Category Archives: Social Media

Found poetry, procrastination and top tweeting.

I met the omni-talented Uschi Gatward when we both wrote prize-winning short stories for the Writeidea Festival in 2012. Judged by Jill Dawson, no less.

And this post has just peaked for me. Uschi won second place to my third and has gone on to shortlist after shortlist, adorned with well-earned praise, with a prize in the bag yet to be announced. I on the other hand am still working on it.

Uschi’s written some highly entertaining blog posts for wonderful women’s writing magazine Mslexia on her contest submissions over the past three months: you can see the first of these  linked to her name above. One of her submissions was to the very entertaining Verbatim Poetry: publishing poems written by adding spacing and punctuation to found text.

This can be from adverts, online comments, manuals: you name it. So I spent a few happy hours yesterday distracted by the idea and putting together a poem for submission. I’ll let you know. This, however, is when I was meant to be editing the Work in Progress.

As I’ve said on here before, I am a martyr to procrastination. Scrap that: I am its patron saint. If it can be put off, left until another day, overlooked for a few hours or generally hidden for a bit: I’ll do it.

WIP apart, recent procrastination means I’ve failed to get tickets for a brilliant weekend ahead of amazing authors and other fascinating folk at the UK’s first Young Adult Literature Conference at London Film and Comic Con. Though, thanks to the magic of Twitter, I have now got my grubby mitts on a short day pass for Sunday via sainted agent Gemma Cooper *we are not worthy etc*

I have one very disappointed daughter. As a kind and caring parent, I am passing on this lesson in procrastination for her edification (but she is NOT having my lovely ticket.)

I meant to write my weekly blog post last night as I had an evening comparatively free. Instead, I got caught up in a Twitter chat on Middle Grade – age 9 to 12 – fiction. A couple of hard-working women writers put this together: @miriamhcraig and @authorontheedge The next is 8-9pm on Wednesday 23 July. Look out for #ukmgchat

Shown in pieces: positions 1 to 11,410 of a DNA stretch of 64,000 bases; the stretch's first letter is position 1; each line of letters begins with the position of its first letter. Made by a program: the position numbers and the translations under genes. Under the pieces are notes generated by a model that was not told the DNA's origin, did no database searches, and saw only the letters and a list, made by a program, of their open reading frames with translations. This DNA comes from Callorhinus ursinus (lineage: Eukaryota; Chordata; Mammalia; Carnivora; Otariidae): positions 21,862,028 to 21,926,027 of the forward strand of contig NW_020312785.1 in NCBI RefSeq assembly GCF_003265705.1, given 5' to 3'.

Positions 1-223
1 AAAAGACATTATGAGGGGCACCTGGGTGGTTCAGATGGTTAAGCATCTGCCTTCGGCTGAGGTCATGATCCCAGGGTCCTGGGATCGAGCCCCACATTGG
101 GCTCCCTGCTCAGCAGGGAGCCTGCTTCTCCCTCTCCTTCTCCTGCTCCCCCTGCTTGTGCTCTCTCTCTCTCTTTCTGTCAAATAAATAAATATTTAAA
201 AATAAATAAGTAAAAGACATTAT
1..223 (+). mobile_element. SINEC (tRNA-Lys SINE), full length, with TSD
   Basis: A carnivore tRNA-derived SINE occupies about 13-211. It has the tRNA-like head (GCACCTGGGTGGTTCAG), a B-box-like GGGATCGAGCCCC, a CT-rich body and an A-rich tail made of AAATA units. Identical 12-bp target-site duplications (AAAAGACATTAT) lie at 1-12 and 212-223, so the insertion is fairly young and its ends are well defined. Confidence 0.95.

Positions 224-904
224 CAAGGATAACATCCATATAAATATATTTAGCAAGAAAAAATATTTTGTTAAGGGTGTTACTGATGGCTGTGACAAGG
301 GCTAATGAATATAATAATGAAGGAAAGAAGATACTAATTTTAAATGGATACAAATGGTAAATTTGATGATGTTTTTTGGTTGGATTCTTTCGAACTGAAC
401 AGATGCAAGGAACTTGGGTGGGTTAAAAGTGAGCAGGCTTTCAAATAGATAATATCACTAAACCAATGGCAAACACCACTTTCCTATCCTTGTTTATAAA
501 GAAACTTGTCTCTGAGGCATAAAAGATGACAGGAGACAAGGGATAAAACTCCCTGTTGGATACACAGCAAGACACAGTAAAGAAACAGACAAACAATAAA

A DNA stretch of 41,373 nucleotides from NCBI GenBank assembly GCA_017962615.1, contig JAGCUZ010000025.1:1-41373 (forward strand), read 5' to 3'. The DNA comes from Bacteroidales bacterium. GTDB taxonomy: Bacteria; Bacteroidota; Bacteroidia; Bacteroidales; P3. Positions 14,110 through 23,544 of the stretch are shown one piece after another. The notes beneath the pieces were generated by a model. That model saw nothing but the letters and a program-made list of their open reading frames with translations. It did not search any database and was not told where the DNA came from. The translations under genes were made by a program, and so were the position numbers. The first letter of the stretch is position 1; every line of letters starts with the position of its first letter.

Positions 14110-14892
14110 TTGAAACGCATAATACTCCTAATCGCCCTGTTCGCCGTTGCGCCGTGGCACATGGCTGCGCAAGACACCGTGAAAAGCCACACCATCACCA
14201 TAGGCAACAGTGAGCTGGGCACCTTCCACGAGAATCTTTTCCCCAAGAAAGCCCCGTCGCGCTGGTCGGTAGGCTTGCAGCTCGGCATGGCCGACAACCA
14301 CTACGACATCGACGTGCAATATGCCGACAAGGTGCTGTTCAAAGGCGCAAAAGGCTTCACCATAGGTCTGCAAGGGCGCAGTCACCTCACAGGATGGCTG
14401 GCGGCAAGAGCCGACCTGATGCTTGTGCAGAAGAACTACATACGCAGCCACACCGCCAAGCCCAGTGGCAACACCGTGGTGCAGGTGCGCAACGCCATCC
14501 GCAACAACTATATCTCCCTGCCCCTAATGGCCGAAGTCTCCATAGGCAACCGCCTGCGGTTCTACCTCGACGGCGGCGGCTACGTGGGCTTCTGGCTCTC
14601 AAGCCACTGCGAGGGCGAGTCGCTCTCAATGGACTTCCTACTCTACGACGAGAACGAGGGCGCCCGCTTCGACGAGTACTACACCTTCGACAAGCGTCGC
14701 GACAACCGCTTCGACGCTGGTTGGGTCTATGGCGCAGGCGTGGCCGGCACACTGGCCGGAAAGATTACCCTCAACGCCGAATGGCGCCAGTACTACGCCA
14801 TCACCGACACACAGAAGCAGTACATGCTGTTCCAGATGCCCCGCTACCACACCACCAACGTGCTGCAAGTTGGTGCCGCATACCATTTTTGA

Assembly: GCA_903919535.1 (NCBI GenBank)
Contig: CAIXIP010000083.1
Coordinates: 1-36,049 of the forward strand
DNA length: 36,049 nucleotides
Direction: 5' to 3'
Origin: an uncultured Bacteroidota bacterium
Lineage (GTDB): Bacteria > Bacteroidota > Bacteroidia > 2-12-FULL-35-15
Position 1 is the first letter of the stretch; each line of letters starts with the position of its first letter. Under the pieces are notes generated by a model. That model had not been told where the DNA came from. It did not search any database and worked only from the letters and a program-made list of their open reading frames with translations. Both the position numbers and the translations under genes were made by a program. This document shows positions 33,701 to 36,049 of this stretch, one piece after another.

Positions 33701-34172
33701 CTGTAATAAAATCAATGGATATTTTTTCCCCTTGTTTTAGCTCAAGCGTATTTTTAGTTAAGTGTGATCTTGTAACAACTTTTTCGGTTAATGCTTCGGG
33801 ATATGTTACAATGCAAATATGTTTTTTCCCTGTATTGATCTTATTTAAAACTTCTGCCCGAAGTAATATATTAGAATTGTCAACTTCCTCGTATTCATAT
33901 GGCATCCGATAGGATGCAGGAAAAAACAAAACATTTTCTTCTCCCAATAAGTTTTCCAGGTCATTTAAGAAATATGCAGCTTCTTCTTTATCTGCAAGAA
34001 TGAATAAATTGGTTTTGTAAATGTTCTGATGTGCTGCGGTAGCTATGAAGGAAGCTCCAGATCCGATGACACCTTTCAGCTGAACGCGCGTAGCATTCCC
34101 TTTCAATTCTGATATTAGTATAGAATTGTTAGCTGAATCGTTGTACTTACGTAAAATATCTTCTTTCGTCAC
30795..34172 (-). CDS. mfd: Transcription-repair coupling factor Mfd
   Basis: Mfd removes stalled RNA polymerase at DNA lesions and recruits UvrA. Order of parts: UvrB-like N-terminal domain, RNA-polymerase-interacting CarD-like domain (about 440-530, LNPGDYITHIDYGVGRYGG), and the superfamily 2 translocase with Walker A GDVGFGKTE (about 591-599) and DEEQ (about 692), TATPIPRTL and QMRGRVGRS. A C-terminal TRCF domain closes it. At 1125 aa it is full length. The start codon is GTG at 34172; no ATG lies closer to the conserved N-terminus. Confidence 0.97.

No, it is not procrastination to spend time discussing the definition of fantasy in kids’ books with the likes of SF Said, awesome author of Varjak Paw and epic space tale Phoenix. It is time supremely and enjoyably well-spent.

And just look at the result: pictured above. Obviously Twitter can pack up and go home, as I have won it. But where would I procrastinate then?

 

 

 

 

Seven ways London went wrong

Courtesy of @twittaxristy on April 1, 2014

Courtesy of @twittaxristy on April 1, 2014

From Sunday 31 March, I ran the @londonisyours Twitter account for a week. You’ve probably seen these curated accounts round your way, where a different person gives insights into their daily life in a town, country or continent. @Sweden is one of the most-followed and I think it’s consistently interesting.

Signing up a few months ago, I tempted the Fates with my plans. There’d be a day or so at wonderful places I support with yearly membership but never seem to have the time to visit: Kew Gardens and the Chelsea Physic Garden. I’d travel by boat, taking in Tate a Tate en route, among a plethora of shows, galleries, museums and lectures.

I’d revisit areas I’d lived, from Stockwell to Stoke Newington; the bars and cafes of Islington, the City and Barbican. There’d be fascinating crime anecdotes from former workplaces at the Home Office and Met Police, and topical observations on paying nearly £1K a month for childcare back in the late 90s.

Cue the vengeance of the London-wrecking Seven:

1. Dental misery. A visit to the dentist the previous week led to antibiotics and endless days of head in a bucket. ‘Oh, those! They make you really sick,’ said everybody, while I was being really sick.

2. Childcare. I thought those pricey days of toddlerdom were the worst. No. that’s appeared in the shape of weeks of exams where lives are at stake on a fairly literal level. So any money required for cocktails in theatre intervals needs to be spent on extra tuition and I have to give my ‘free’ time to helping remember facts about covalent bonds, cystic fibrosis and El Nino.

3. Family. Dad left almost nothing when he died in January but that doesn’t seem to have negated the need to visit out of town solicitors to whom digital has little meaning. Mum was trying to get over what would have been their 59th wedding anniversary so I needed to stay with her a little longer. Leading me to …